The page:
Making it to the starting line of Newport Marathon was an accomplishment. My left foot had been hurting two months before the marathon, and I missed a couple of long runs in order to preserve my left arch, heel, and big toe for the race. It really bites going into a race with humbling goals, but I suppose there is a lesson to be learned regardless of how lofty goals may or may not be. The first goal was based on hopes and prayers. “Please God, let my foot hold up with just enough strength to cover the marathon distance.” The second goal, with the hopes of accomplishing the first one, was to redeem my performance six years ago on this same course.
Newport Marathon was picked because of its ideal course (advertised as flat, but I gauge flat from the perspective of a Floridian, and from that perspective, it isn’t, but I digress) and mild coastal temperatures. Let’s just say I was in for a BIG surprise come race day.
The day before the race, my husband and I did a shakeout 3.5 mile run on the beach. I was relieved when I walked out and it wasn’t windy or cold; signs of possible ideal race day temperatures. I mentioned to my husband I had never ran on the beach before, and he happily reminded me that we had indeed ran on the beach, together, 16 years ago! When I suggested to him I couldn’t remember that experience, he refreshed my memory. It was in the Marine Corps, Camp Del Mar, during Corporal’s Course, the class where we met and fell in love 16 years ago! That run was absolutely miserable! The sand was sandy and we ran for what seemed to be a never ending hour and a half. The whole goal of that run was to break each and everyone of us. Though I survived the run, I detested the experience. It felt so wonderful to have had a much more pleasant beach running experience with my husband 16 years later.
Race day came early – race started at 7 am – and my husband, sister-in-law, and I made it to the starting line with roughly twenty minutes to spare. All three of us were on a honey bucket mission in order to clean out our bowels from the carb-loading feast we enjoyed the night before (Thanks Maureen for feeding us). We snapped a couple of pictures, chuckled, and nervously awaited for the race to begin.
The gun went off, and aside from one of Chris’s childhood friends calling out my name around mile 3, I don’t recall much of the race. I was pretty self-absorbed and lost in my thoughts.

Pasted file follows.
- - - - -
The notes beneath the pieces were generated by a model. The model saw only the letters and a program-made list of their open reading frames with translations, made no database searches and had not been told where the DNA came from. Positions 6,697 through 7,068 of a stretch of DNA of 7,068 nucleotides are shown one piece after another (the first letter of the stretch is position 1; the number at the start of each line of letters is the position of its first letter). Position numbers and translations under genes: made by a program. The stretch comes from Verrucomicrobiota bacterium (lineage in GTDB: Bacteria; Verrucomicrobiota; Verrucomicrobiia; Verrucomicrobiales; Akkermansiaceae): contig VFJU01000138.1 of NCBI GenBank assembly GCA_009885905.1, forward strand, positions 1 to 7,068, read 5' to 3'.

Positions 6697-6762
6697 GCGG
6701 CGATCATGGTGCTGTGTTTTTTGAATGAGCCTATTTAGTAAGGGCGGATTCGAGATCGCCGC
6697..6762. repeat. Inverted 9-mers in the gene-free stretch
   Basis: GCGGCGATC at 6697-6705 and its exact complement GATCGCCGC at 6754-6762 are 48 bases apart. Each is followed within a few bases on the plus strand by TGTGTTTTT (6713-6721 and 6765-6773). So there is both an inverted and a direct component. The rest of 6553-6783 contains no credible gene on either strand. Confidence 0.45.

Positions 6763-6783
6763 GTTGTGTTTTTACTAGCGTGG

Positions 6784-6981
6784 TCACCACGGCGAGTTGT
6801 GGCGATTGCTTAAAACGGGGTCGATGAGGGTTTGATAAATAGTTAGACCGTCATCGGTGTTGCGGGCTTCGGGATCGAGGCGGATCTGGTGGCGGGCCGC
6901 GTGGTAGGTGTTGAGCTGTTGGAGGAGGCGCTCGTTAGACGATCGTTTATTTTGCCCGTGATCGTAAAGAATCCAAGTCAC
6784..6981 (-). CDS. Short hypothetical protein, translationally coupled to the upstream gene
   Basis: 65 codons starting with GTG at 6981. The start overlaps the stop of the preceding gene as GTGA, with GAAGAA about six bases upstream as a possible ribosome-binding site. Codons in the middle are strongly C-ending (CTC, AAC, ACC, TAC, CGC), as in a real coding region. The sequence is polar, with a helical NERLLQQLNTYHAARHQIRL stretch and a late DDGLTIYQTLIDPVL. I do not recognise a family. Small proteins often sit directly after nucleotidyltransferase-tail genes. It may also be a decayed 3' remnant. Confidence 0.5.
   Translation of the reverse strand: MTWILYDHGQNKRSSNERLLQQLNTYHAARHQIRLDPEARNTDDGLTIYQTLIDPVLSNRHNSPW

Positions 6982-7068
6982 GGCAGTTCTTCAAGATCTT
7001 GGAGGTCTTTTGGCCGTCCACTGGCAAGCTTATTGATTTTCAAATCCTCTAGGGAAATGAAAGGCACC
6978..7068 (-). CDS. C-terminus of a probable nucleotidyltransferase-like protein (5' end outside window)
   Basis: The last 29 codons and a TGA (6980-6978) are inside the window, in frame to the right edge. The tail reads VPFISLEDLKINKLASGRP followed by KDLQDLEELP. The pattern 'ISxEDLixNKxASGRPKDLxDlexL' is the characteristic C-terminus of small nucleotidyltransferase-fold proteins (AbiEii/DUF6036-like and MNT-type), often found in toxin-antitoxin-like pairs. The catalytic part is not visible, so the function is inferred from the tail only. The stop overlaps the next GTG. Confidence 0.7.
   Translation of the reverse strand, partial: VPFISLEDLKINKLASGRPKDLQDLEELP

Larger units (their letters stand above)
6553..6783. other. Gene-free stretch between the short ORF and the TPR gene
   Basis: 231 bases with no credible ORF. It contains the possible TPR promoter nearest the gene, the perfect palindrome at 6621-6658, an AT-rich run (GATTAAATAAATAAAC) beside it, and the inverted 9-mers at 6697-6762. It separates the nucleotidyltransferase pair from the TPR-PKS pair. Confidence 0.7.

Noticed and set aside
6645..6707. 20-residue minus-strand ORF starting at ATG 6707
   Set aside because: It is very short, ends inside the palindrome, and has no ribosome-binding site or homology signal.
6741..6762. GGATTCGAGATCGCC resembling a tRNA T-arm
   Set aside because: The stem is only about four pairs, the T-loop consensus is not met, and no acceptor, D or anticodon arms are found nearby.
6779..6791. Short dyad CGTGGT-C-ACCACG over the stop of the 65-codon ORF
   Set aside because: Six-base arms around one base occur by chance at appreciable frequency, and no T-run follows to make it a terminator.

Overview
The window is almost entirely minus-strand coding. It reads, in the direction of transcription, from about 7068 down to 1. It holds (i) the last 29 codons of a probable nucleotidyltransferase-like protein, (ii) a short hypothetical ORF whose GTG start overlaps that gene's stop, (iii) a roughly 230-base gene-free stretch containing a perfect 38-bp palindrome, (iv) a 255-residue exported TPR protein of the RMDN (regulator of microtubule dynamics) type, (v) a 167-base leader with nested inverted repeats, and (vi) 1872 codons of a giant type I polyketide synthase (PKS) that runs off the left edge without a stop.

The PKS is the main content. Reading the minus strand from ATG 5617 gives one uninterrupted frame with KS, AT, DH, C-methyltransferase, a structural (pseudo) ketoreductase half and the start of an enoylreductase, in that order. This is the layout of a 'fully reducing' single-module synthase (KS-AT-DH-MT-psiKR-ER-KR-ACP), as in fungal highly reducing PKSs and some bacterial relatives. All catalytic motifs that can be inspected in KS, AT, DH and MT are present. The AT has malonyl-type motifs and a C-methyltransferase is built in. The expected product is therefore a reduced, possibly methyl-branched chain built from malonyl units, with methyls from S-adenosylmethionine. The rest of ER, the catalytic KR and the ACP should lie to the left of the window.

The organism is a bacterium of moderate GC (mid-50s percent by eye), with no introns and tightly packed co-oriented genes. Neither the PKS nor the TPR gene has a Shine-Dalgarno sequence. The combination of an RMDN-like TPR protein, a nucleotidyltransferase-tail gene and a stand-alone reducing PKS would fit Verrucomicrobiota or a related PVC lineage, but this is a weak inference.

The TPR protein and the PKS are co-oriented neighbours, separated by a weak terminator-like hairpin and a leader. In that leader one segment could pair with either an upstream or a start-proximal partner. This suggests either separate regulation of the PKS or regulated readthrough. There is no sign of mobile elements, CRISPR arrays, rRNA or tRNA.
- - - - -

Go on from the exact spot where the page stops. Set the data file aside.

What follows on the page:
I prayed, focused on my form, was conscious of the landing of my left foot, visualized crossing the finish line, and thought about how badly I struggled running my first marathon, this same marathon, six years ago. I was older, and even though my foot was not okay, I was physically stronger.
Even though my arm warmers had come down after the second mile, it wasn’t until mile 15 when I realized I was hotter than I could have ever anticipated. Sweating profusely is completely uncharacteristic of me, but this was exactly what was happening to my body. Twenty miles of the course is on hot slanted asphalt, and even though the temperature was supposedly 68 degrees, I felt like 98 degrees.
Around mile 22, my husband told me to go ahead without him. I wasn’t going much faster than he was, but I continued pushing in desperation of being done and getting off the course. And it seemed like I wasn’t the only one suffering. There were so many people walking, pouring water over their heads at water stations, and searching for shade when the course offered it.
There were a couple of times when I stopped to look back to check on my husband, but I couldn’t see him or my sister-in-law. My foot was hurting, but my entire body was hurting even more. I kept sweating, and no matter how much water I drank, I couldn’t seem to get enough. The chews were awful, my feet were burning, and I was disheartened when I saw the .5 mile discrepancy between my GPS and the signs. Around mile 24, there were more people walking than running, and I remembered how much this course made me cry, humiliated me, and forced me to walk/jog the last 10 miles six years ago.
This time around, regardless of how hot I was, how much my foot was hurting, or how slow I was going, I refused to walk! I kept pushing, yearning to see the next mile marker. 25. And that was the longest mile. Between 25 and 26. My body and mind were becoming impatient. They were done. A bend would come and I would think, “It’s gotta be here. Please let my GPS be off.” And then, I saw it! I felt like I had been spotted by a rescue crew in a remote island somewhere on the Pacific Ocean.